One story shared by one family about a son’s death from an accidental overdose has spurred fundraising efforts exceeding $900,000 to establish a comprehensive alcohol and drug education and prevention center at the University of Mississippi.
The investments, UM leaders say, will impact the lives of countless students and drive research efforts to develop and improve best practices related to prevention and intervention. Alcohol and drug misuse is a serious concern on college campuses across the country.
Ole Miss student organizations — joined by companies, a foundation, alumni, parents and friends — have responded swiftly and generously to a grassroots campaign to fund the William Magee Center for Wellness Education, which will offer centralized education and advocacy, peer education programs, counseling and outside referrals, research and recovery support. The campus resource will be located inside a projected high-traffic area, the new 100,000-square-foot South Campus Recreation Facility (former Whirlpool site), opening during the 2018-2019 academic year.
The late William Magee, 23, was an accomplished, well-rounded student who excelled in the Sally McDonnell Barksdale Honors College and the Croft Institute for International Studies, as well as lettered in track and was named to the SEC academic honor roll. After his 2012 graduation, he sought help through rehabilitation programs but relapsed after a concert with friends.
His parents, Kent and David Magee of Oxford, Mississippi, provided the inaugural gift and launched the fundraising campaign to strengthen resources and support to Ole Miss students. They have been speaking to groups about their son’s experience and the need for the center — which they hope will emerge as a model for world-class wellness education.
“We are moved by the support we have received from so many,” said Kent Magee. “We feel strongly that for this initiative to be most effective we need the involvement of all stakeholders, including student organizations, alumni and parents.”
Pushing the initiative closer to the $1 million mark was a recent $37,500 gift from the Tau Chapter of Chi Omega sorority and its House Corporation. In addition, the university’s crowdfunding platform Ignite Ole Miss started with a goal of attracting $100,000, but matching gifts from the Madison Charitable Foundation, Ole Miss Athletics and the M-Club Alumni Chapter sent the total climbing to more than $340,000. An $850,000 planned or deferred gift also has been committed to the Magee Center.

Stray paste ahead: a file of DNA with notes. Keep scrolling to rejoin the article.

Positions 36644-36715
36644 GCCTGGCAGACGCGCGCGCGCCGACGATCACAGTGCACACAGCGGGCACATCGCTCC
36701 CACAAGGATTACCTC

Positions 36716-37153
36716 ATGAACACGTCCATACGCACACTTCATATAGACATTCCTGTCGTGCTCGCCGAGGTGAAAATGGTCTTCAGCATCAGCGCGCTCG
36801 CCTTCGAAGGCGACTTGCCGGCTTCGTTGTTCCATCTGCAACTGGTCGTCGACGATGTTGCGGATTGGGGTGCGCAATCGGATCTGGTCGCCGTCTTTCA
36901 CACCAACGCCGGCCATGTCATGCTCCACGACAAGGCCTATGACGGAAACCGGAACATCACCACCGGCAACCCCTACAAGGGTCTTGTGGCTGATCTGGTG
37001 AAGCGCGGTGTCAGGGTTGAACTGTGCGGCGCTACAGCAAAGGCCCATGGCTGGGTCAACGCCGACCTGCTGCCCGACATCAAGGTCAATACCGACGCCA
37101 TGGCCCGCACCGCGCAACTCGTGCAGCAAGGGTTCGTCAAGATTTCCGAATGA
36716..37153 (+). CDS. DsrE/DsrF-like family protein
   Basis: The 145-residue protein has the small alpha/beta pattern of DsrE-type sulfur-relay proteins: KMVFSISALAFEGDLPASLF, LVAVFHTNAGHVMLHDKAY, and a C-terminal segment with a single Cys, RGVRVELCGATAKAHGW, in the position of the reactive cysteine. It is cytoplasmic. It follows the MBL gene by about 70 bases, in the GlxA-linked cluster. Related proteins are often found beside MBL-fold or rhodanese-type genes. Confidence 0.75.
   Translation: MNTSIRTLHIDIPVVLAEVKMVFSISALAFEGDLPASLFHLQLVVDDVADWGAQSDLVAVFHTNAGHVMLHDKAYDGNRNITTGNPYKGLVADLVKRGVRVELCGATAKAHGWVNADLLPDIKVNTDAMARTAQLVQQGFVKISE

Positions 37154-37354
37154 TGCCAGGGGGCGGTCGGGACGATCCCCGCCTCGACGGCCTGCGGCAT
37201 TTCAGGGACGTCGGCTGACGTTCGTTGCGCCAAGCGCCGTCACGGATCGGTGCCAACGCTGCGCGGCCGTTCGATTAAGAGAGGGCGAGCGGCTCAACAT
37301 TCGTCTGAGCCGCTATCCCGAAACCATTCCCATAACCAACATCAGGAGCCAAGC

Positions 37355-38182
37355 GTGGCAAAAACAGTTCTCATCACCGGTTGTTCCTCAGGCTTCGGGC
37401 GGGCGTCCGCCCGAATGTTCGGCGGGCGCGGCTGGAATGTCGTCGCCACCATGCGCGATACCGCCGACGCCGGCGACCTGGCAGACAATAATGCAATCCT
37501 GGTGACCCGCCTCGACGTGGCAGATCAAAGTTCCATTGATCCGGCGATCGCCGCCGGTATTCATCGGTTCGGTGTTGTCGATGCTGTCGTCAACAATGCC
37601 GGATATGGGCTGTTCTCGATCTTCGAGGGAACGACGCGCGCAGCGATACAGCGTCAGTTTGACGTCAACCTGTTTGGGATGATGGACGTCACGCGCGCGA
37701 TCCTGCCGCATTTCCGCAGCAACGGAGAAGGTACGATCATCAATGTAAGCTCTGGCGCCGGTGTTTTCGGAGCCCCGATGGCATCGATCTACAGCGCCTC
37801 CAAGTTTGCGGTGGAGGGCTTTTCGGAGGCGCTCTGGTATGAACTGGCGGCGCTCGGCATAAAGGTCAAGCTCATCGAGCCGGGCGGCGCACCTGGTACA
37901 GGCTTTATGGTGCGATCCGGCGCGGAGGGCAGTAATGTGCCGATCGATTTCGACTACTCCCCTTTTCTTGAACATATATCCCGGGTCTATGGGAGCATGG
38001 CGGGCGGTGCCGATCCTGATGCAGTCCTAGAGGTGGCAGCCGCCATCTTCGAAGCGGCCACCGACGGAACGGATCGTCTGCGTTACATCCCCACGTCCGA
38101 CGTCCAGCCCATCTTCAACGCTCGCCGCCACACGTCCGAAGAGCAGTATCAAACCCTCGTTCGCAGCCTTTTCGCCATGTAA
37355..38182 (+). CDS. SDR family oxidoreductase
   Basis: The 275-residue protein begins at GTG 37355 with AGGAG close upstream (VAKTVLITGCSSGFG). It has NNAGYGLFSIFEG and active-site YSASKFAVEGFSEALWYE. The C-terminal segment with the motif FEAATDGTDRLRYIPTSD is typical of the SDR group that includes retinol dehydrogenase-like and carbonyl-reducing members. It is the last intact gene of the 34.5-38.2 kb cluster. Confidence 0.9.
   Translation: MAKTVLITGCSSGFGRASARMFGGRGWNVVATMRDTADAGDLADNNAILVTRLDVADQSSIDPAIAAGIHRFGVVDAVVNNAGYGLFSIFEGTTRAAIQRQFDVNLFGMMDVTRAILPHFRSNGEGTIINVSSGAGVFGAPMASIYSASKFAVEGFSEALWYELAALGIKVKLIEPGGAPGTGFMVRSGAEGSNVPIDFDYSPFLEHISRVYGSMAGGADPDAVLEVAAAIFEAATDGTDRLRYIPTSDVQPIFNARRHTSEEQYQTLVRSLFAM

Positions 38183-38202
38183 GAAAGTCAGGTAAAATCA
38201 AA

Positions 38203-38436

Shelton Wittenberg of Memphis, Tennessee, is leading Chi Omega this year and expressed the Tau Chapter’s support of the Magee Center.
“The Magee Center is a place that is going to change the dynamics of student support on the Ole Miss campus. It is going to have a positive impact on all students, including the Greek community, and as a chapter, Chi Omega recognizes the importance of personal development, especially during one’s college years. Chi Omega is delighted to support the Magee Center and its efforts to improve the availability of counseling and wellness education to students at the University of Mississippi.”
Beth Doty of Oxford, president of the Chi Omega House Corporation, said, “The idea of supporting the Magee Center was brought up at our board meeting recently because we have wanted to help address a real need in dealing with drug and alcohol use and abuse among so many college-age students and beyond. Our goal is to be part of the solution in dealing with this problem. Some of our members know and love the Magee family, and it was important to us to support the program.”
David Magee was touched by the gift: “When I heard that Chi Omega was making such a major contribution, with participation by the House Corporation and the chapter, I had tears of joy. Seeing leadership organizations on campus like Chi Omega show such care for the wellness of all Ole Miss students is inspiring and energizing. We have had many Greek organizations invest in making a difference with this alcohol and drug education initiative, and it is powerful.”
Fundraising efforts are continuing, with a goal of building the endowment to $1.5 million in the near future for the Magee Center’s operations. The university will host a biennial national symposium to bring thought leaders to campus to share their perspectives.
Brandi Hephner LaBanc, vice chancellor for student affairs, said that the strong positive response to fundraising efforts for the Magee Center indicates a broad recognition of the substance abuse issue not only with college students but throughout society.
“The Ole Miss community is deeply grateful for the generous contributions to the Magee Center over the short span of just 10 months,” she said. “We will steward these gift by finding solutions through an interdisciplinary focus with the mission of changing student behavior. A team is working with a corporate partner, American Addiction Centers of Brentwood, Tennessee, to tailor new educational components to college audiences. All investments in this effort will combine to transform lives.”
David Magee — president of Oxford Newsmedia and publisher of The Oxford Eagle and Oxford Magazine, and vice president of Boone Newspapers — first shared his son William’s story in August 2016, addressing incoming Ole Miss freshmen. It has now been read online by more than a million people. Read William’s story here.
The William Magee Center for Wellness Education is open to receive gifts from individuals and organizations by mailing a check with the center’s name in the memo line to the University of Mississippi Foundation, 406 University Ave., Oxford, MS 38655. For more information contact Brett Barefoot, development officer for parents and family leadership, at firstname.lastname@example.org or 662-915-2711.
By Tina Hahn